If he isn’t Murfreesboro’s last standing shoe shine man, he’s amongst them.
At age 14, Willie Harris worked temporarily at shining shoes to earn spending money to negotiate his boyhood route in life through downtown Chicago.
At age 72, Harris is reliving his boyhood dream - a dream that touches hundreds of lives as he goes about his present-day business of putting a shine on shoes and boots of the region.
Since retirement, after serious health injuries and moving in 1990 to small-town Murfreesboro, Harris has resumed his childhood love for a profession that has all but disappeared from America’s societal landscape.
Meet one of Murfreesboro’s last active full-time shoe shine man.
“I don’t need to tote a mirror around,” testified longtime customer James Aaron of Bradyville. “I can see my face in the sheen left on my shoes after Mr. Harris does his magic.”
The “Shine Man” likes a pleased customer.
“I take pride in what I do,” said Willie as he brushed and stroked an expensive-looking pair of women’s equestrian riding boots. “It does my soul good to see the pleased expressions on the faces of customers, who take pride in their shoes and boots, and appearance in general.”
Willie set up shop in September 2011 appropriately at the Shoe Fixer shop near downtown Murfreesboro at 1004 Memorial Blvd. next door to O’Charley’s.
“I love what I do,” Willie said, as Rutherford County resident Donnie Dunlap dropped off a pair of shoes to be buffed and polished to a bright shine.
Dunlap must love what Willie does to his walking apparel, for he took the time, talent and materials to construct a special shoe shine rack - the focal point of business where Willie produces the legendary “pop-de-pop” sound of a finishing touch rag that’s customarily heard at a shoe shine stand.
It’s not just any old “shoe shine rack!”
“It’s one-of-a-kind shine rack,” Harris confirmed.
The rack that has traditional red-and-white stripes formerly seen on barber shop poles in a different era of Americana culture, when thousands of shine men flourished.
“I would operate out of my son’s barber shop here in Murfreesboro, but there’s just no room there to accommodate my operation,” Harris said. “Since I don’t have the traditional ‘shine chair, customer Dunlap’s shoe shine rack works great for me to hang customer shoes and boots on as I do my work. I really do appreciate his efforts to make the stand.”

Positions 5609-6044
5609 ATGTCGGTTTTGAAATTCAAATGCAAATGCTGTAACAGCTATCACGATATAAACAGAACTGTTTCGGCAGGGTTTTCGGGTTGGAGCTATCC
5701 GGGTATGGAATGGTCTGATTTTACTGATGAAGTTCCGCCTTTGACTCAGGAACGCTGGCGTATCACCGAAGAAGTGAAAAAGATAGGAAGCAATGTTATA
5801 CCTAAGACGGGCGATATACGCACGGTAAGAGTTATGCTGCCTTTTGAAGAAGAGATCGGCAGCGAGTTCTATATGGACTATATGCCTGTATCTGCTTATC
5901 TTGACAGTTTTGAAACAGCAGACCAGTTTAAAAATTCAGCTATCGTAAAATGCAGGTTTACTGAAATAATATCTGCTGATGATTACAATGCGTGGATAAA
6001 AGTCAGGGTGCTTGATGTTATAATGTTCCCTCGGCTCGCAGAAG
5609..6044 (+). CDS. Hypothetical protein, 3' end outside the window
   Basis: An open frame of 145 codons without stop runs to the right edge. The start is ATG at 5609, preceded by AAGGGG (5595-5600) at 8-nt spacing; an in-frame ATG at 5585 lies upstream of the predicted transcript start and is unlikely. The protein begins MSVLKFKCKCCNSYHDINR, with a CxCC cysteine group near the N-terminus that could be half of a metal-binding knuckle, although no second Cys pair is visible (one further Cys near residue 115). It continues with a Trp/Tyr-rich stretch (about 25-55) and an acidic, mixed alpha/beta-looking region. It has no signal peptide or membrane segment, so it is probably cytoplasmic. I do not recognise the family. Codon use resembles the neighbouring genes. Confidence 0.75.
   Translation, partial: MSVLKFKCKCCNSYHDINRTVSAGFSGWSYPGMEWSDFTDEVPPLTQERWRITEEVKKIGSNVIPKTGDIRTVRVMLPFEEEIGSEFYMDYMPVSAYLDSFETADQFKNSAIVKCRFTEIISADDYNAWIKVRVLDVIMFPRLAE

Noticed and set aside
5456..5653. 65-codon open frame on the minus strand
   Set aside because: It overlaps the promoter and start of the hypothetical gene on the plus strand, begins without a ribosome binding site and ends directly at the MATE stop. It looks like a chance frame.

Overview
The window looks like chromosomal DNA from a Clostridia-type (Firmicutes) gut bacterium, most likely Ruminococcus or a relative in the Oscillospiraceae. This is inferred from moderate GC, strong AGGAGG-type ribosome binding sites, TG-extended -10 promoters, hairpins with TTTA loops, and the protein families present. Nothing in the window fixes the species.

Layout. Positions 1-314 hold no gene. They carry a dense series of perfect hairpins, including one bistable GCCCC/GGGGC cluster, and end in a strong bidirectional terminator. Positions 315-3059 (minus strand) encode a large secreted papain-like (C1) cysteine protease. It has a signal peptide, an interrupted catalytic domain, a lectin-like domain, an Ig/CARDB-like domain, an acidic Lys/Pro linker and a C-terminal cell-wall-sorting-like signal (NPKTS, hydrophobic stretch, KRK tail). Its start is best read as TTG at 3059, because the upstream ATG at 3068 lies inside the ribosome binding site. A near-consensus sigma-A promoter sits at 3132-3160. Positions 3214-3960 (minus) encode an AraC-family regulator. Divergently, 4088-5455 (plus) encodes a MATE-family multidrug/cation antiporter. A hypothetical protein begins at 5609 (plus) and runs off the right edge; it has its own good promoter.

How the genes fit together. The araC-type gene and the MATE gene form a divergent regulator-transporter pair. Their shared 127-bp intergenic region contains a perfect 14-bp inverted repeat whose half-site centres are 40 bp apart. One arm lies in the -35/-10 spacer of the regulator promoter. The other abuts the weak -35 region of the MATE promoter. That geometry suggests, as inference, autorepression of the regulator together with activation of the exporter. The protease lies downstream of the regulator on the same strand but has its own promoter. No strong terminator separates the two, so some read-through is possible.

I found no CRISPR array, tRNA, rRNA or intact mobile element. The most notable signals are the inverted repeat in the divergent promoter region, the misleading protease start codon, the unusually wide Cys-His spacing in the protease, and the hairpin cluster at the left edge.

So, instead of coming in and sitting up on a stand, while Harris applies the spit and polish, customers can drop off their shoes and boots to be picked up later at customer convenience.
“Some just take a seat and wait until I get their shoes polished,” he described.
“Shoe Fixer” shop owner Roger Burnett and Mr. Harris share a similar uniqueness.
“As far as we know, Roger is the only shoe cobbler (shoe/boot repairman) left operating in Rutherford County,” Willie testified.
“We think Mr. Harris is the last active shoe shine man left operating in the ‘Boro,” echoed business owner Burnett. “It seems to work well for our shoe-repair customers to have his shoe-shine service here handy as they drop off their foot wear.”
The shine man’s route in life from a big city to the slower-paced Mid-South has been circuitous.
He touches on his boyhood introduction to the shoe shining.
“At age 14, I noticed Max, a ‘shine man’ at a popular shoe-shine stand in Chicago, did not show up for work one day,” Willie described. “Since I needed some spending money of my own, I bolted back to home, and fashioned a flimsy home-made shoe-shine box.
“That was my first venture into the shoe shine business,” Harris traced back in time. “It worked, for I made some good spending money, especially for a 14-year-old boy.”
As a young man, he took up boxing as a hobby.
“I never lost an amateur boxing match,” he punched back in time. “I’ve followed professional boxing close down through the years.”
And shining shoes was not the only professional route taken by Harris, as he approached manhood.
Prior to opening his shop, he worked at Dollar General, following a fateful auto accident last decade that broke both knees and ankles.
While back in Chicago, he earned a college degree to be a radiology technician, plus worked stints in the city’s mass transit system and Chicago/Northwest Railroad.
“The only thing I miss about Chicago is the mass transit and its convenience,” Harris shared. “That’s about all I miss about the big city.”
A family man, Willie shared his love and adoration for his wife, Deloris.
“We’ve been married more than 50 years now, blessed with six children,” he said. “My wife, when she worked for a pizza company here back in the 1990s, was recognized as the entire county’s Consumer Champion of the Month by the Chamber of Commerce.”
Matt Oliver, who works at Shoe Fixit in the footwear repair department, describes what it’s like to share work space with the shine man.
“Willie is a joy to be around, a breath of fresh air,” Oliver noted as yet another shoe customer walked through the door.